The college is currently with Blue Cross Blue Shield and United Healthcare. Blue Cross proposed about a 15% increase over its current rates. Tyson said the college examined several different scenarios with Blue Cross, including deductible and other plan changes, to reduce costs, but he believed United Healthcare presented NCMC with better plan options and more competitive pricing.
Otto commented that it gets more difficult each year to find a good balance between affordability and coverage for insurance plans. He is confident with United Healthcare’s service and noted it is one of the largest insurance companies in the country.
Approved personnel matters included a recommendation for emeritus status for Athletic Director Steve Richman. Richman has been an employee at NCMC for 21 years and will retire this year.
In a letter to the board of trustees, Faculty Senate President Cory Cooksey noted Richman has taught 15 different course preps in the Physical Education Department and has never declined a teaching assignment he was asked about. He has also advised students.
Richman has coached men’s basketball with a record of 260 wins. In four seasons of coaching women’s softball, teams achieved more than 131 wins. The women’s softball team is still playing this season.
As athletic director, golf programs were reactivated, and Dance Wave and eSports were added.
Other approved personnel items included the hiring of several employees.
Cydney Moppin of Osborn was hired as a nursing instructor at the Maryville site beginning August 18th. Her salary is expected to be $44,614, but the amount could change with new fiscal year rates.
Kerry Savage of Chillicothe was hired as North Central Missouri College/Workforce Development Board Compliance Coordinator. Savage began the position on April 12th at a salary of $14.76 per hour.
Kelsey Jensen was hired as an adjunct instructor for Therapeutic Massage courses and curriculum development beginning this summer.
Kari Smith of Princeton, Jordain Oshel of Trenton, and Rebecca Myers of Stewartsville were hired as clinical adjunct instructors at the current clinical rate.
The board approved the resignation of Tanda Abernathy as a cook at the Milan Head Start Center. Her last day was March 22nd.
Job descriptions were approved.
A diagnostic imaging instructor is a new faculty position to be at the North Belt Center using existing funds. It will be funded with a budgeted faculty position. The previous position was with the Math/Physics Department.
A campus activities coordinator/head softball coach is a new full-time position, to begin with the new fiscal year. The coaching duties are not new and are already budgeted. The position is pending budgetary allocation and allowance. If the budget does not allow for the new full-time position, NCMC will hire a head softball coach position as a coaching stipend only.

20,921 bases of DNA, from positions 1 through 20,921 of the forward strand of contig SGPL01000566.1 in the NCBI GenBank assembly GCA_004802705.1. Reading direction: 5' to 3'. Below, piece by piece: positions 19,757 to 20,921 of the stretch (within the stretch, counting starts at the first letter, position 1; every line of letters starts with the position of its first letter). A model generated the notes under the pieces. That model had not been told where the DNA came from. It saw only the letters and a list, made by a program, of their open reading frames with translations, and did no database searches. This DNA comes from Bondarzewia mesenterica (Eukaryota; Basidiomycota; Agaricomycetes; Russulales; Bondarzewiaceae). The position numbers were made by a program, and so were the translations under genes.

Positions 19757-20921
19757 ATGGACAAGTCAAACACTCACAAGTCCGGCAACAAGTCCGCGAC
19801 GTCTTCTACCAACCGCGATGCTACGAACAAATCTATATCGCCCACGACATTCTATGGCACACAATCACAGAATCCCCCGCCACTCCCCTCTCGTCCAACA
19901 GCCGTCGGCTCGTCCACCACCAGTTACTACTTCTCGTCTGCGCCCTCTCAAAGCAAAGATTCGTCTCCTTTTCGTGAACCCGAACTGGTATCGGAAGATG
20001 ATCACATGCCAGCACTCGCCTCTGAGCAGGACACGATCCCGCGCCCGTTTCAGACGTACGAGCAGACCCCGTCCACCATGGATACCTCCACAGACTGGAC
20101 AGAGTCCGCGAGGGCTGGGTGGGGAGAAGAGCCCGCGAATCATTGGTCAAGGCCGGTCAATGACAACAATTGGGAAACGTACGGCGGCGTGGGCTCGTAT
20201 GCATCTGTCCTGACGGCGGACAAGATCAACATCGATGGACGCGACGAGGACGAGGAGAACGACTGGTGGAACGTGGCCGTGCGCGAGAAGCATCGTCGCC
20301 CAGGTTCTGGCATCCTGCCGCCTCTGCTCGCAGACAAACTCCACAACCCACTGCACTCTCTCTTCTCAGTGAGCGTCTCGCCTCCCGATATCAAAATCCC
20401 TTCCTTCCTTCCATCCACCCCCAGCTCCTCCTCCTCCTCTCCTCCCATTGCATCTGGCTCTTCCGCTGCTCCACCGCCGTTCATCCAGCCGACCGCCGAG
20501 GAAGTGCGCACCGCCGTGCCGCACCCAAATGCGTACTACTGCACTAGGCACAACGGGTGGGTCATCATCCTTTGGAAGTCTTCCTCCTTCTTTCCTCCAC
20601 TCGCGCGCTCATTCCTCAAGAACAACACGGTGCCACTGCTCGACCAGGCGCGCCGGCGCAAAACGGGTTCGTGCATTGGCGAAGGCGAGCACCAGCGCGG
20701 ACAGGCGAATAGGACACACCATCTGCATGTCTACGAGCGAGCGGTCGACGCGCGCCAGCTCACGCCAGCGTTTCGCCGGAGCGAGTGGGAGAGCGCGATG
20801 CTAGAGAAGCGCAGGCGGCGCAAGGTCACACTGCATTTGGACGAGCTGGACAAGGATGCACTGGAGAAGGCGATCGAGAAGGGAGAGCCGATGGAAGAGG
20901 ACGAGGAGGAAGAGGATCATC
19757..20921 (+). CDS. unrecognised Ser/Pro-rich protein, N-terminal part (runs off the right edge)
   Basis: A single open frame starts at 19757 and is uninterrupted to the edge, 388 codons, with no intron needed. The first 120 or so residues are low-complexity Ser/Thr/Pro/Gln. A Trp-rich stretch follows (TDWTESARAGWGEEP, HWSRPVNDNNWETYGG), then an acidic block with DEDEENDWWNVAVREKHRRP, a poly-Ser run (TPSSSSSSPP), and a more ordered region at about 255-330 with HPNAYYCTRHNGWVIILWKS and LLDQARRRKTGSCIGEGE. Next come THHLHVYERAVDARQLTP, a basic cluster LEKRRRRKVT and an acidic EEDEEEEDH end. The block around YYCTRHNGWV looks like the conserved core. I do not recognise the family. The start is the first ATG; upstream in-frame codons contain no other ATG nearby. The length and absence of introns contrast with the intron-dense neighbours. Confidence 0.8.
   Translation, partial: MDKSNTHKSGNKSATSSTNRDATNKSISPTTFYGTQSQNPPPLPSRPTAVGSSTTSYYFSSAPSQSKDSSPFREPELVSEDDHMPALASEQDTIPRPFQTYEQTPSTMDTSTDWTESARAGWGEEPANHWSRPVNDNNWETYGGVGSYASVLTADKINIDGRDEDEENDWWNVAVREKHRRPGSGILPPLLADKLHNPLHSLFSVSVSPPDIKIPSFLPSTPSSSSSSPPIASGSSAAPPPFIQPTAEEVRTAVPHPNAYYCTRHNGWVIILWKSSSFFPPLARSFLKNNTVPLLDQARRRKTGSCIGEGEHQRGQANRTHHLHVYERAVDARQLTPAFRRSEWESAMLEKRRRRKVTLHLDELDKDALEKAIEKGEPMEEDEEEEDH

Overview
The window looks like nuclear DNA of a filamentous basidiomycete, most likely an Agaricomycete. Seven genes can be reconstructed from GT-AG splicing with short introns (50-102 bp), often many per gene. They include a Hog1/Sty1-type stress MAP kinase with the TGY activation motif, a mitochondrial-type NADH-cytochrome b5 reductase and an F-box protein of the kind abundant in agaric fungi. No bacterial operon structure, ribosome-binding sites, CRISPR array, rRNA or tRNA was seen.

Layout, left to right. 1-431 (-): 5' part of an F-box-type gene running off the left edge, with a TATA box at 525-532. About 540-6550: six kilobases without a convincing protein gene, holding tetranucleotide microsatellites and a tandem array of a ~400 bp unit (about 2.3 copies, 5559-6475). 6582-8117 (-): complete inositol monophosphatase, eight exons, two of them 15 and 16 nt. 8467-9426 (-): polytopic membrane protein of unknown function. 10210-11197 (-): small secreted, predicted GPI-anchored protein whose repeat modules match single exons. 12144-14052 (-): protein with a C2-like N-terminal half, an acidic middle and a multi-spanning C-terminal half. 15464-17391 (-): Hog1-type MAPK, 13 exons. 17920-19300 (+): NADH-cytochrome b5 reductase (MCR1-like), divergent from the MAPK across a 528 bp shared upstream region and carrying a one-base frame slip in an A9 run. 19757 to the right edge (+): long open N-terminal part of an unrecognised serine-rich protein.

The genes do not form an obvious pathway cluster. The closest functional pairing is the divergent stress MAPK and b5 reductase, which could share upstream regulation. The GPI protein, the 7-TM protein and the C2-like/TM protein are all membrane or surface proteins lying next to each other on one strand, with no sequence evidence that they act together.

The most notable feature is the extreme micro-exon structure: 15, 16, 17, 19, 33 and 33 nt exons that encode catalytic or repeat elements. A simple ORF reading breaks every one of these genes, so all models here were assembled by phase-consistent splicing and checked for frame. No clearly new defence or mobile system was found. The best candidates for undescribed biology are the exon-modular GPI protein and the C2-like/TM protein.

The board approved Faculty Senate Constitution and By-Law changes. They included changing the time of election from the last regular Senate meeting to the second to last regular Senate meeting of the spring semester. Officers will now assume office immediately following the announcement of election results at the last regular Senate meeting of the spring semester instead of immediately following the meeting during which they are elected. The change reflects what is actually happening.
Another change in the Faculty Senate Constitution and By-Laws involves standing and special committee reports made to the Senate. Minutes of the committee meetings and committee recommendations will be available on the Faculty Senate virtual portal. That is a change from the recommendations being filed with the Senate secretary, a final written committee report summarizing the committee’s findings and actions submitted to the Senate president within a week after graduation each year, and committee summary reports being filed in the library. This change reflects what is currently in practice.
The board approved the Public Complaint Policy and Internal Dispute Resolution Procedure for Green Hills Head Start. The documents were unchanged from current policies.
The Head Start Supplemental Application for Cost of Living Adjustment for 2021-2022 was also approved for $29,270. Specifically, $24,423 is for Head Start and $4,847 is for Early Head Start. The adjustment increased salaries by at least one percent. Staff members who fell below the $10.30 minimum wage received a three percent. Staff members who made $10.30 to $11.10 received a two percent increase.
Special board meetings were approved. The trustees will meet in the president’s office on May 11th at noon to accept or reject a bid to begin construction on the proposed new Derry facility. The NCMC Foundation will hold a joint meeting and dinner with the board of trustees during the foundation’s annual meeting in the basement of the Alexander Student Center on May 20th at 5:30 in the evening. A board retreat will be held on May 27th at 3 o’clock in the afternoon at a location to be determined later. Topics trustees want to discuss at the retreat should be submitted to Chief of Staff Kristi Harris by May 15th.
The board went into an executive session to discuss employees.